To permit two rival traders to indulge in puffery, without denigrating each other’s products, would benefit both of them, but would leave the consumer helpless. If on the other hand, the falsity of the claim of a trader about the quality and utility value of his product is exposed by his rival, the consumer stands to benefit by the knowledge derived out of such exposure. After all, in a free market economy, the products will find their place, as water would find its level, provided the consumers are well informed. Consumer education, in a country with limited resources and a low literacy level, is possible only by allowing a free play for the trade rivals in the advertising arena, so that each exposes the other and the consumer thereby derives a fringe benefit.

Notably, the court found to be permissible advertisements which “tend to enlighten the consumer, either by exposing the falsity or misleading nature of the claim made by the trade rival or by presenting a comparison of the merits (or demerits) of their respective products”. Interpreting such advertisements to be in the ‘public good’, the court cited two instances as an exception to this – namely, if an advertisement is motivated by malice, and if it is false. The court held that this sort of advertising would benefit society because competitors are naturally better equipped to expose a rival’s untrue claims.

The court also held that the benefit to society from such an exposure would “outweigh the loss of business for the person affected”. This observation was based on the court’s assumption that comparative advertising, even if it did not amount to a disparagement of other goods, could result in consumers being misled.

The Court in HamdardDawakhana (WAKF) LalKuan, Delhi v Union of Indiaprimarily relied on the judgment of the United States Supreme Court in Valentine v Chrestensen for the proposition that “purely commercial advertising” is not protected by Article 19(1) (a) of the Constitution. As also in Bigelow v Virginia,421 U.S. 804 the United States Supreme Court reversed the conviction of a Virginia newspaper editor who had been found guilty of publishing an advertisement which offered assistance to women seeking abortion. Abortion was illegal in Virginia in 1971 when the advertisement was published. The women Pavilion, a New York group, urged women who wanted an abortion to come to New York. Blackmun, J. analysing earlier judgments of the Court observed that speech does not lose the protection of the First Amendment merely because it appears in the form of a commercial advertisement.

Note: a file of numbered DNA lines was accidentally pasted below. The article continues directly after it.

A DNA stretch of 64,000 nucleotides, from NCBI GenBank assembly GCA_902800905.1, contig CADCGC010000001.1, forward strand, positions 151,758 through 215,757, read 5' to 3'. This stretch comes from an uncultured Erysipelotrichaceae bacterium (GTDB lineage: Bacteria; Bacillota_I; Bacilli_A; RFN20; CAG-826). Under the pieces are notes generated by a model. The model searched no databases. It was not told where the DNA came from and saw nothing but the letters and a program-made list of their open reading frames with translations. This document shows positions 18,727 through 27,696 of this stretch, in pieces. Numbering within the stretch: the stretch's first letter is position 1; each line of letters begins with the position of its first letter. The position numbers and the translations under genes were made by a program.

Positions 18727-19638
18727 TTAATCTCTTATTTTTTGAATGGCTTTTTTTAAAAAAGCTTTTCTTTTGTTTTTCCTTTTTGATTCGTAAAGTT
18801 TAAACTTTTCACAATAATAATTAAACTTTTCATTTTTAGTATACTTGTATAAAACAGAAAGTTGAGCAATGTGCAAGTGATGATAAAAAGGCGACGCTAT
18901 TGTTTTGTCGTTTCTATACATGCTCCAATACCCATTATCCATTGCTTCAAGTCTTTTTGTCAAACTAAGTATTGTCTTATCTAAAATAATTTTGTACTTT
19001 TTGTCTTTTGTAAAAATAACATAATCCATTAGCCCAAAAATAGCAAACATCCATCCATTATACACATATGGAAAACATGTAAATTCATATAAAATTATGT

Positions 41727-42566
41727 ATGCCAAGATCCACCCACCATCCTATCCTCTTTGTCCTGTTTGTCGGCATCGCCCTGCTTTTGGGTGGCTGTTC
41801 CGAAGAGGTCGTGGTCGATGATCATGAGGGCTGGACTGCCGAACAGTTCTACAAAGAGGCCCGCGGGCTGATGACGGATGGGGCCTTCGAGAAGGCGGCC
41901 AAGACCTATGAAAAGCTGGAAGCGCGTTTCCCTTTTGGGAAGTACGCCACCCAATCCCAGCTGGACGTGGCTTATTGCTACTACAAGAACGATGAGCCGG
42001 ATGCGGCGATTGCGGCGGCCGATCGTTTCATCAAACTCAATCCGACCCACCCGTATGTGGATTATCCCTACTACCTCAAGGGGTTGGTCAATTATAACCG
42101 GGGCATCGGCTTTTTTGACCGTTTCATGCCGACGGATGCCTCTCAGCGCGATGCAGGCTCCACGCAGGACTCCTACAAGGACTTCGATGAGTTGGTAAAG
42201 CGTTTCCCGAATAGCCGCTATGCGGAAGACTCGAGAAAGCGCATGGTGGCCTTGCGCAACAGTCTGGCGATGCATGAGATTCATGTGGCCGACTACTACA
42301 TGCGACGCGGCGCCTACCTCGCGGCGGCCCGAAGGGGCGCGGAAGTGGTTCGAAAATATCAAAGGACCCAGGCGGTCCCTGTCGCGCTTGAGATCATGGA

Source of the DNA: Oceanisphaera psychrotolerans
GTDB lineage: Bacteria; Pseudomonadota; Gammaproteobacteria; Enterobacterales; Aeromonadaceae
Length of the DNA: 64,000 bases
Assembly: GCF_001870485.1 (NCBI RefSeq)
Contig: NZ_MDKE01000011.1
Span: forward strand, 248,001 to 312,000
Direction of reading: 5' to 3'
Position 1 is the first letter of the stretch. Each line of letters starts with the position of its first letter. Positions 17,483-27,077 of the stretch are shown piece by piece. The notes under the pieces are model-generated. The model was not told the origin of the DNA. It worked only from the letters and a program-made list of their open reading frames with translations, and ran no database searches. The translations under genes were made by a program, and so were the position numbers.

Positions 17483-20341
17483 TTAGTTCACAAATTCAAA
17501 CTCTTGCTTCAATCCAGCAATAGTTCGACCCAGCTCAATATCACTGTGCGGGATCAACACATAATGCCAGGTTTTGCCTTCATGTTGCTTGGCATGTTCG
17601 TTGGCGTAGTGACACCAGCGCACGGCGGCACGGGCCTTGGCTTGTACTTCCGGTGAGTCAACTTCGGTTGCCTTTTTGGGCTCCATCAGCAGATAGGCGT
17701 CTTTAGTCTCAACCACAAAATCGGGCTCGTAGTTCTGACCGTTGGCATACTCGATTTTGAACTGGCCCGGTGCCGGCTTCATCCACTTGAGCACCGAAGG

Laws Imposing Restrictions On Advertising:

1. Consumer Protection Act– This statute provides for the establishment of a Central Consumer Protection Council with the object of promotion and protection of the rights of the consumer, including protection against unfair trade practices. The Act also empowers the District Forum to take measures to discontinue the unfair trade practices. The Forum also has the power to issue corrective advertisements to neutralize the effect of a misleading advertisement. India does have other legislations that regulate unfair trade practices, in addition to the Consumer Protection Act.

2. The Monopolies and Restrictive Trade Practice act, 1969: It had been the most effective Act in the eighties and nineties to regulate undesirable advertising. In the year 1984, the government brought, through an amendment, “unfair trade practices” under the purview of the MRTP Commission and the Office of the Director General (Investigation and Registration). However, this Act is being replaced by the Competition Act, 2002 but the cases pending under the MRTP Commission are still being heard. Moreover, a Competition Commission has been set up under the Competition Act to deal with monopolies and restrictive trade practices. The complaints pertaining to unfair trade practices are still being handled by the MRTP Commission or the consumer courts. The MRTP Act has been very effective in hauling a number of advertisers to stop advertisements which are prejudicial to consumer interest through its ‘cease and desist orders’.